Why would a company that has posted miserable results for the past couple of years feature in a series examining the best-performing stocks in the grocery sector? The answer. An unexpected takeover bid from the world’s top oil palm planter (by land size), at a massive premium, shocking the City and industry analysts alike, and sending shares almost £3 upward at a stroke.

Sime Darby’s full cash offer for all of New Britain Palm Oil’s shares, at 715p each, in October represented an 85% premium to the closing price of 386.5p. FinnCap said in a report on the palm oil sector that the bid was a “major victory” for New Britain – at a “remarkable” price.

New Britain’s shares are now trading at 684p after Sime Darby’s bid received the consent of the Papua New Guinea government. The slight discount to the offer price factors in the market’s belief that there remains a small risk it won’t receive regulatory clearance. The offer is also subject to other conditions including a minimum acceptance of 51% but Phil Carroll of Shore Capital says that in light of the attractive price he sees no reason why shareholders shouldn’t take the money and run.

New Britain chairman Antonio Monteiro de Castro said at the time of the announcement: “The offer will provide an opportunity for all shareholders to realize their investment in NBPOL at an attractive valuation. We also believe it represents a positive outcome for our employees, our customers and other stakeholders.”

In terms of fundamentals, the last few years have certainly been a rollercoaster ride.

New Britain has about 80,000 hectares of planted oil palm plantations on its existing land bank of 135,000 hectares, most of which is in Papua New Guinea. It also owns 12 oil mills, two refineries – one in Papua New Guinea and one in Liverpool – as well as a seed production and plant breeding facility.

In 2013, the group’s revenue fell by 17.5% to $558.7m and EBITDA was down $65m to $96.8m, with pre-tax profits at $17m against a peak of $276m two years earlier (in 2011).

Shore’s Carroll says: “In the world of palm oil we are at a cyclical low point from a price stance and that is the fundamental reason why the stock had waned. New Britain has also had some operational issues over the past couple of years with heavy rainfall hitting profitability. And when the CPO [crude palm oil] price was going up to $1000+ it probably put a bit too much cost into the business, which has taken a while to work its way out of the system.”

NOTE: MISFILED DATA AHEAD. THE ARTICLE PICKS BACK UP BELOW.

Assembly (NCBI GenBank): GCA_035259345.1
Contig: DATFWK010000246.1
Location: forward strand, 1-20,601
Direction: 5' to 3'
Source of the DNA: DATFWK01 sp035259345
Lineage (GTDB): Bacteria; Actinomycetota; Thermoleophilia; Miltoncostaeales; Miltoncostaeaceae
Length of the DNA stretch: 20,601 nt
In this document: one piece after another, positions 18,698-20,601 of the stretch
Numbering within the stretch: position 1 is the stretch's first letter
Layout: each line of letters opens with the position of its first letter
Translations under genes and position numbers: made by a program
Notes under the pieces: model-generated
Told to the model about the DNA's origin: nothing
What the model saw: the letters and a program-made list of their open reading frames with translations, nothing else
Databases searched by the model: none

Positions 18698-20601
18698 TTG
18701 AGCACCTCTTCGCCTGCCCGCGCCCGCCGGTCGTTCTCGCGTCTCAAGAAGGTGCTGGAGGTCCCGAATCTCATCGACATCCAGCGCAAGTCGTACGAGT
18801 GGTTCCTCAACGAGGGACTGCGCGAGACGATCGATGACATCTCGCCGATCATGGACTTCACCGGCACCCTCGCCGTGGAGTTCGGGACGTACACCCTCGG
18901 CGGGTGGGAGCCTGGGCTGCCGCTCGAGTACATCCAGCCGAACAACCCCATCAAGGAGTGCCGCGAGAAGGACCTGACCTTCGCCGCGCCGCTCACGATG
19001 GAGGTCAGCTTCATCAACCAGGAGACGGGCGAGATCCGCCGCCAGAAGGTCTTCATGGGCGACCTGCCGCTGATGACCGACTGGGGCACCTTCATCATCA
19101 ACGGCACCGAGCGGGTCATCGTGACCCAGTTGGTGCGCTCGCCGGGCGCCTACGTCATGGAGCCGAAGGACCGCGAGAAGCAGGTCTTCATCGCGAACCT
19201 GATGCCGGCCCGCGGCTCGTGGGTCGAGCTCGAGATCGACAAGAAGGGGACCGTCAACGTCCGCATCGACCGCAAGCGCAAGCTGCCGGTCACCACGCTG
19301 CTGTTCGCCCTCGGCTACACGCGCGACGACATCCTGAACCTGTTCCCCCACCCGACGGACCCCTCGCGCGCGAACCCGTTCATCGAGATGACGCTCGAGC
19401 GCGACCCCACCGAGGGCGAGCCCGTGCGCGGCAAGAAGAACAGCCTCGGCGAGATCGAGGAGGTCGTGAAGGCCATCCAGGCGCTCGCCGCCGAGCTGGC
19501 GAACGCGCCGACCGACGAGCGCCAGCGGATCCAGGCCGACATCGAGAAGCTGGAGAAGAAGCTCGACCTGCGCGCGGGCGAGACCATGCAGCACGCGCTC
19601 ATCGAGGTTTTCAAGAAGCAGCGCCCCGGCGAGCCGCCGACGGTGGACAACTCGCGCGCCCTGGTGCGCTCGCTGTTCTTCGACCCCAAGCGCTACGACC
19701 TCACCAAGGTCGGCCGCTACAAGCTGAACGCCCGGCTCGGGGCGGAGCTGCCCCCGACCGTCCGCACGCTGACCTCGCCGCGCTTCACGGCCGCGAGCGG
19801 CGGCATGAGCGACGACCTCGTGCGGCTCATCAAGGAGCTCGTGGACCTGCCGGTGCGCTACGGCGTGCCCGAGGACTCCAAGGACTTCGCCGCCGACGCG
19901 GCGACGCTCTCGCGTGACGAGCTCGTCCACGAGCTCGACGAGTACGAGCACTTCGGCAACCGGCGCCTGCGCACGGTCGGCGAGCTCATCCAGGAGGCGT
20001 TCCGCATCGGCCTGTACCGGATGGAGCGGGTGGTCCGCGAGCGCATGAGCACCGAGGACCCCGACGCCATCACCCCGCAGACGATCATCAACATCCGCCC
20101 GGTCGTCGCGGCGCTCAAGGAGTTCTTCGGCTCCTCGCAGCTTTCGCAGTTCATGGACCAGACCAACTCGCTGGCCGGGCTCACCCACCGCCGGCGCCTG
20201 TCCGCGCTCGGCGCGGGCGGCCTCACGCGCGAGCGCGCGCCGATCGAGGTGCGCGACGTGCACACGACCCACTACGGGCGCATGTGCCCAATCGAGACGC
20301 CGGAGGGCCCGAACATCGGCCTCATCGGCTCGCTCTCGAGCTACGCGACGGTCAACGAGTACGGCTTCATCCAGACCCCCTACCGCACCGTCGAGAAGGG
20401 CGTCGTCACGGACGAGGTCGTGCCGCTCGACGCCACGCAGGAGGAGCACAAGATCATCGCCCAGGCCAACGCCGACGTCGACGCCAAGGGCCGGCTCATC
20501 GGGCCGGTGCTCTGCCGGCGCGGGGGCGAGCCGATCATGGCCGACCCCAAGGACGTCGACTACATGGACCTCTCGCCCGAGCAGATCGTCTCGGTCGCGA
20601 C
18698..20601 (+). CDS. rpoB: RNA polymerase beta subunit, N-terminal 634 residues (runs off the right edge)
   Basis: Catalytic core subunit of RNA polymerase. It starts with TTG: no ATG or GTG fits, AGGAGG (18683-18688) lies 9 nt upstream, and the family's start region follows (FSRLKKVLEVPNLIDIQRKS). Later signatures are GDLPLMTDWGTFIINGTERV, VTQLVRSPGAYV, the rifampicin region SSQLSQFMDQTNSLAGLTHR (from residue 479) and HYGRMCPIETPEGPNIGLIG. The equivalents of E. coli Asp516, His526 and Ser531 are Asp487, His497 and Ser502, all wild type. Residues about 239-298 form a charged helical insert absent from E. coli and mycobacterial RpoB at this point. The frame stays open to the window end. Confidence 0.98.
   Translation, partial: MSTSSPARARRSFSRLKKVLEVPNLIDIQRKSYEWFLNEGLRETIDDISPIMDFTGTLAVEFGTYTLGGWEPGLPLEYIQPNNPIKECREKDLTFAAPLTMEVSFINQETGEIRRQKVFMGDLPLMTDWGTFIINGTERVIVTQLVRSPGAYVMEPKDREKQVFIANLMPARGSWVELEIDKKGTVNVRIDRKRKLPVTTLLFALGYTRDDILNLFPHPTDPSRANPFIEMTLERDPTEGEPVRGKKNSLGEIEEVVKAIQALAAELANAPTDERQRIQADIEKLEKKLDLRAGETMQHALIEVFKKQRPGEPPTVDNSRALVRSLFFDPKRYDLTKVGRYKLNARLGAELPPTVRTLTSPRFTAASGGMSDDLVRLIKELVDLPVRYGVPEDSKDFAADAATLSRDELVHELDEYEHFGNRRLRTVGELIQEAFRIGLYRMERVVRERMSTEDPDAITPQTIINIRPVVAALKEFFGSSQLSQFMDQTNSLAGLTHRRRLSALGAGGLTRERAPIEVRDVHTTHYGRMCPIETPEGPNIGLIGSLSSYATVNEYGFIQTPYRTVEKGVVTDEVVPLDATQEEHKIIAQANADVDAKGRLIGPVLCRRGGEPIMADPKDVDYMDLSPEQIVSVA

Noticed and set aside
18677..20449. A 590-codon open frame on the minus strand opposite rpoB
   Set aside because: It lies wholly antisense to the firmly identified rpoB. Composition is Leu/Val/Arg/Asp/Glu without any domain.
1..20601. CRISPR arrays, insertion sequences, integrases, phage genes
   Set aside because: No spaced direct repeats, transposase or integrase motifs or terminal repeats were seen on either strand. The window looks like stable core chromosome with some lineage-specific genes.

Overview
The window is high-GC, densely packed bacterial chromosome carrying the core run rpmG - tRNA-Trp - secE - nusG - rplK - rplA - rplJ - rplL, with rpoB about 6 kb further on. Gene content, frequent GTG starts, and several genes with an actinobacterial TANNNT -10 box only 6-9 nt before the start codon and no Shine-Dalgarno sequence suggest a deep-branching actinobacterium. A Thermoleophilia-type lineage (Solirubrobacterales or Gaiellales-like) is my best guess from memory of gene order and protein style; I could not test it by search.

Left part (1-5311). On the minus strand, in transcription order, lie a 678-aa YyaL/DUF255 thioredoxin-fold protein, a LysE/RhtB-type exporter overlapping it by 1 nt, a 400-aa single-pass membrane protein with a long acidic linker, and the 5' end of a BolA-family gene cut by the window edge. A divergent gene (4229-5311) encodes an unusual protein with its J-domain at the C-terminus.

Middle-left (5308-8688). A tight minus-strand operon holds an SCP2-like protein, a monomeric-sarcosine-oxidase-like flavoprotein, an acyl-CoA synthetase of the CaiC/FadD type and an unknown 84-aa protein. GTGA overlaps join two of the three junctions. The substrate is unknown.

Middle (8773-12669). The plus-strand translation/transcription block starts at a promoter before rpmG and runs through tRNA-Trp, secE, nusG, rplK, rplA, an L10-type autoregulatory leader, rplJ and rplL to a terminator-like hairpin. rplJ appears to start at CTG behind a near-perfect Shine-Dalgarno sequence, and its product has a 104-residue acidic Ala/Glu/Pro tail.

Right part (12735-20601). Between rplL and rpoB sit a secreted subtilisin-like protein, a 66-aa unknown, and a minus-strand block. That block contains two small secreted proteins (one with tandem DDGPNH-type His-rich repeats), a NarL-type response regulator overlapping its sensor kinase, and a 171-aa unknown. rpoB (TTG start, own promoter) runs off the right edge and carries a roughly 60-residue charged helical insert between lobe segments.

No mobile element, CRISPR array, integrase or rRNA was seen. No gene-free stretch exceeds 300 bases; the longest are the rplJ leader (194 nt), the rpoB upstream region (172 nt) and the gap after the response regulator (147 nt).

Raymond Greaves, head of research at FinnCap, adds: “New Britain Palm Oil had underperformed for a long period after a failed takeover from [majority shareholder] Kulim in 2013 and weak commodity prices this year. This has been suddenly reversed by a knockout takeover bid from Sime Darby.”

So what can account for Sime Darby’s superior $1.74bn offer for New Britain Palm Oil? For one, it will add high-yielding plantations and boost the earnings of the company in an instant.

“As a brown-field asset, New Britain Palm Oil will immediately contribute to earnings without the incumbent risks associated with green-field expansion,” Franki Anthony Dass, managing director of Sime Darby Plantation, said in a statement to the media in October.

Carroll adds that as one of the biggest players in the sector, Sime Darby was looking to consolidate the market, in part to help reduce volatility.

FinnCap also expects to see a substantial bounce back in New Britain’s revenue and earnings in 2014 as CPO prices stabilise and fresh fruit bunch yields recover.

Sime Darby has also been careful in the search to add to its land bank, rejecting any land that doesn’t comply with standards set by the Roundtable on Sustainable Palm Oil, from which New Britain holds an environmental accreditation. Both Indonesia and Malaysia, the world’s top palm growers, have come under mounting pressure from campaigners for deforestation and destroying habitats for endangered animals such as the orang-utan.

If the deal completes in December, as expected, Sime Darby and New Britain’s combined land bank will touch a million hectares. The company will then delist New Britain from the London Stock Exchange with the share price at a 28-month high.